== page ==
When Mommy gets like that it scares me a little because I don’t know what to do. I sit next to her sometimes and just talk to her. Sometimes she gets better right away but sometimes it takes her a long time. I hate it. I wish she could stop being sad. It doesn’t happen a lot because I think Mommy is really strong, but when she gets upset it makes me really upset too. But Mommy is always strong for me, she has to be without you here, so I can take care of her sometimes too. I know that’s what you would want me to do, Daddy.
“There are millions of ways to describe the rather curious feeling of love. Some people explain the rush of warmth in their chest, some talk about the pure feeling of joy in their heart and some of their racing pulse that makes their skin blush. And I certainly know what they’re talking about. But I chose the smile to describe it all: the smile that lights her twinkling eyes up, the smile I feel creeping up on my features when she leans in to my chest, the same smile I can feel against my lips when I lean in to kiss her. The smile that perfectly describes the warmth in my chest, the pure feeling of joy in my heart and the racing pulse in my veins. All in all, love is indeed a mystery to me - but it’s a mystery I enjoy solving.”
The thick air was filled with screams; some of them human, some of them not. There were cries of warning, of pain, and then there were the inhuman screeches that made your ears ring and your heart pump with the need to survive, to hide. Your brain knew that you were in danger, really bad danger, and that you should get the hell out. And Finnick was in the middle of it.
He swung the trident in his hand, quickly spearing a mutant that was getting slightly too close to ripping off Katniss’ head; he pulled the trident out of the mutt’s chest with a strong yank, holding his breath upon smelling the reek of the creature’s blood. The air was humid, the smell one of the worst things Finnick had ever smelled - so bad, it made his throat burn when he took a deep breath to steady himself in the hurry of the battle that seemed, to him, an impossible one. He jumped awake from his desperate thoughts when Katniss released an explosive arrow, making three of the creatures hit the wall and then fall in the ankle-length water. Dead.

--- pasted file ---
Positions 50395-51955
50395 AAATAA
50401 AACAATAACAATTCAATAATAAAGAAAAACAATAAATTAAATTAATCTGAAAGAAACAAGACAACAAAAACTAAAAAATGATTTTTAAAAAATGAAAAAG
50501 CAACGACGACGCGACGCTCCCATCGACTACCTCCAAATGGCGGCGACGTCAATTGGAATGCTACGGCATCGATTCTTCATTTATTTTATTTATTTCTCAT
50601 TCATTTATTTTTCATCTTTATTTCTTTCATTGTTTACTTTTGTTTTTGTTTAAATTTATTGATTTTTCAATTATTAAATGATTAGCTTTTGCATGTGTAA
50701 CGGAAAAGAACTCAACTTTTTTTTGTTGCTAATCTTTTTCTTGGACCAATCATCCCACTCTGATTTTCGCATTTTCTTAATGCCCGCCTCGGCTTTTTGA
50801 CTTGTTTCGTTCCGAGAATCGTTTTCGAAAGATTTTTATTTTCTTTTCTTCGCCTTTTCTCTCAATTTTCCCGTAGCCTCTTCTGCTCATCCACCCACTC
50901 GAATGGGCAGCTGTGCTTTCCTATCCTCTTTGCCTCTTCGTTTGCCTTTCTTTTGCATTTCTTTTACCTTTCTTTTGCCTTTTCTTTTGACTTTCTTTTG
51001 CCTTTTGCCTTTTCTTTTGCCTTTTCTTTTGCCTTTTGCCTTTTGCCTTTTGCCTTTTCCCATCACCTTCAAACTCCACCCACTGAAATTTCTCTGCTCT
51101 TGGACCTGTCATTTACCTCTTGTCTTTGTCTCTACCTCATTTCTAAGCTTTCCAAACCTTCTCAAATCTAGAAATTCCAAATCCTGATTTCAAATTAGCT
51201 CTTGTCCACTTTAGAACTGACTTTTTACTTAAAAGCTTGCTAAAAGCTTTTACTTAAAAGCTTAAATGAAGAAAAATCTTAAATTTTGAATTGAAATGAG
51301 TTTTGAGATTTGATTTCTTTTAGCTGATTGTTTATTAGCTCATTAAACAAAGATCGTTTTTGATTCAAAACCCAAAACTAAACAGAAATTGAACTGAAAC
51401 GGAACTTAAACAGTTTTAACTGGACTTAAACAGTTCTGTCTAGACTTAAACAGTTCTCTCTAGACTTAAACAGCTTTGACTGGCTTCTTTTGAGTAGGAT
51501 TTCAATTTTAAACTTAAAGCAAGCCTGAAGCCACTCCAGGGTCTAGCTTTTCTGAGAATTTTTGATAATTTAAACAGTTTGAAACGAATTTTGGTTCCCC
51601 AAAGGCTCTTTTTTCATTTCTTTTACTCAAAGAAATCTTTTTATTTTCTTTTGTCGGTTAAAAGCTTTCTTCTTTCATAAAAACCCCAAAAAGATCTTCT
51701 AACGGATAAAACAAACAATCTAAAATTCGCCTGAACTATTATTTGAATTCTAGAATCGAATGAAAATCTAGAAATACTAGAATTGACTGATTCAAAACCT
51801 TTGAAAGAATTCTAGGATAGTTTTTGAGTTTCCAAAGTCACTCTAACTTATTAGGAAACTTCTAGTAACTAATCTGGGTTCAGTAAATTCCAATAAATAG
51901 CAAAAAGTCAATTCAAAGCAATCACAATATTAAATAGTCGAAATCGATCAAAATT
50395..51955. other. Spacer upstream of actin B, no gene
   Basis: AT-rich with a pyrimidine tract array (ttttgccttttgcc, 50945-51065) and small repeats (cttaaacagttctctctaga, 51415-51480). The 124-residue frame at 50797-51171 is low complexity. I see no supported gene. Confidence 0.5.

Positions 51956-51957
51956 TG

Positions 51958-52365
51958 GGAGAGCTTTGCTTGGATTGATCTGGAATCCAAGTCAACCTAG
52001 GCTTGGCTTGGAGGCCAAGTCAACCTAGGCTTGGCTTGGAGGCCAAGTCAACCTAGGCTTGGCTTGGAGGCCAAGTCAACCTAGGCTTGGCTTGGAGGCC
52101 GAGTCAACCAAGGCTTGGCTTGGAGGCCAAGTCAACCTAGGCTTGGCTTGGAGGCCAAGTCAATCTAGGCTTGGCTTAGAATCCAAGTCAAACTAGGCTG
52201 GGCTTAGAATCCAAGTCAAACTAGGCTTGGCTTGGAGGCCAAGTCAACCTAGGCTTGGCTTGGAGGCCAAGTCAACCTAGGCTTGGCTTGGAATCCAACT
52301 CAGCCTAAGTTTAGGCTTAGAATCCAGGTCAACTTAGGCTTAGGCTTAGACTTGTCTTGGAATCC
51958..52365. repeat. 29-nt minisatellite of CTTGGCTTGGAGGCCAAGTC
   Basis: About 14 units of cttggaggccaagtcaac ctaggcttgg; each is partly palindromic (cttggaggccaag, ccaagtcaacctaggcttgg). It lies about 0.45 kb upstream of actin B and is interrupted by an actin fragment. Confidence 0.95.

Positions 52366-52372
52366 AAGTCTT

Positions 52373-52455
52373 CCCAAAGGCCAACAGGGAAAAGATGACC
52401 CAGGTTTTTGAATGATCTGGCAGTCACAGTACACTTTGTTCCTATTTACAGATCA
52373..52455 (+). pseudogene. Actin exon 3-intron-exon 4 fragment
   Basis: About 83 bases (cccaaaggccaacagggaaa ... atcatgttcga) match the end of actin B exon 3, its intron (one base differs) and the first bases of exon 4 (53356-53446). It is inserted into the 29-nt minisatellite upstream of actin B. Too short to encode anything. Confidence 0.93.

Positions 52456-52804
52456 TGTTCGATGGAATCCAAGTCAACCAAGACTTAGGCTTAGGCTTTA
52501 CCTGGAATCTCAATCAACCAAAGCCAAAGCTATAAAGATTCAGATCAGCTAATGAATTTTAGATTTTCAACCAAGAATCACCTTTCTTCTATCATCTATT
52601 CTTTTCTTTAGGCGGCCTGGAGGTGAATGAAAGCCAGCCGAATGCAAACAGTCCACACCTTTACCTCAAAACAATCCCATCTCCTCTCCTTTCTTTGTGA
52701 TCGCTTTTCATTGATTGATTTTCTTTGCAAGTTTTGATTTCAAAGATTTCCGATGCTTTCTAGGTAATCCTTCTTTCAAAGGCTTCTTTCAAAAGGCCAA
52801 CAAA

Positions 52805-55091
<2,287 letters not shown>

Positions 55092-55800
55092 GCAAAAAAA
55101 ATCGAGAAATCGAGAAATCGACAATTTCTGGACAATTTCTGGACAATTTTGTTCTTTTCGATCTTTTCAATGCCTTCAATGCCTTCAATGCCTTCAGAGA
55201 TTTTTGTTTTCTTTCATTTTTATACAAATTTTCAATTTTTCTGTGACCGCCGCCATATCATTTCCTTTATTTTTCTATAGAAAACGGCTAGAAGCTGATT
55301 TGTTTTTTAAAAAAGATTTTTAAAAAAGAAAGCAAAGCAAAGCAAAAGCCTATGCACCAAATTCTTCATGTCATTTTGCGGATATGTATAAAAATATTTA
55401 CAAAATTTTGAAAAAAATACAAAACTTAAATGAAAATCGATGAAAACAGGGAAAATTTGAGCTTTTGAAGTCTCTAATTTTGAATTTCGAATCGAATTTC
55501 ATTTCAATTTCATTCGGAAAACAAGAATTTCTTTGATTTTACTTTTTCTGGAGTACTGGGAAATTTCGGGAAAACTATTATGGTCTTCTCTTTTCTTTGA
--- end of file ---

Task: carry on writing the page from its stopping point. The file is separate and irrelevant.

“We can’t win this,” Finnick breathed out, too quiet for anyone else to hear in the noise. “We can’t stay here.” He turned around just to nearly bump into another mutt screeching out its lungs right at his face. With a loud grunt Finnick hit the creature with the trident, making it nearly lose its balance: it was enough for him to kick its legs from under it. The water splashed, and Finnick wasted no time on bringing the trident down, right through the mutt’s back, impaling it; the creature’s life ended with a screech so loud it echoed from the walls.
He heard someone - probably Gale - fire their hand gun multiple times, followed by the continuous splashes of the bodies of the mutts falling into the water. Finnick saw Pollux climbing up the ladder, and he knew that it was their only chance; there was no winning in this battle. He saw Peeta scrambling up to his feet from the water, Katniss somewhere behind him, trying to take out as many of the mutts as she possibly could. Explosions after explosions, pained screams, screeches - Finnick had fallen nearly deaf to all of the noise he didn’t want to hear.
“Go, go, go!” Finnick could hear his own voice yell to Peeta, could see his own hand grabbing him and throwing him towards the ladder. The mutts just kept on coming from out of nowhere, and he could hear Gale’s gun firing of faster and faster, followed by the familiar splashes. It was like losing track of time and place at the same time, and it took him a while to realize that Gale’s gun had stopped firing; he had run to the ladder, gesturing for Finnick and Katniss to follow him.
“Katniss, go!” Finnick called out while bringing his trident down to a mutt crawling at his feet. Katniss’ eyes met his, but she didn’t say a word of protest: Finnick would be right after her. Of course he would.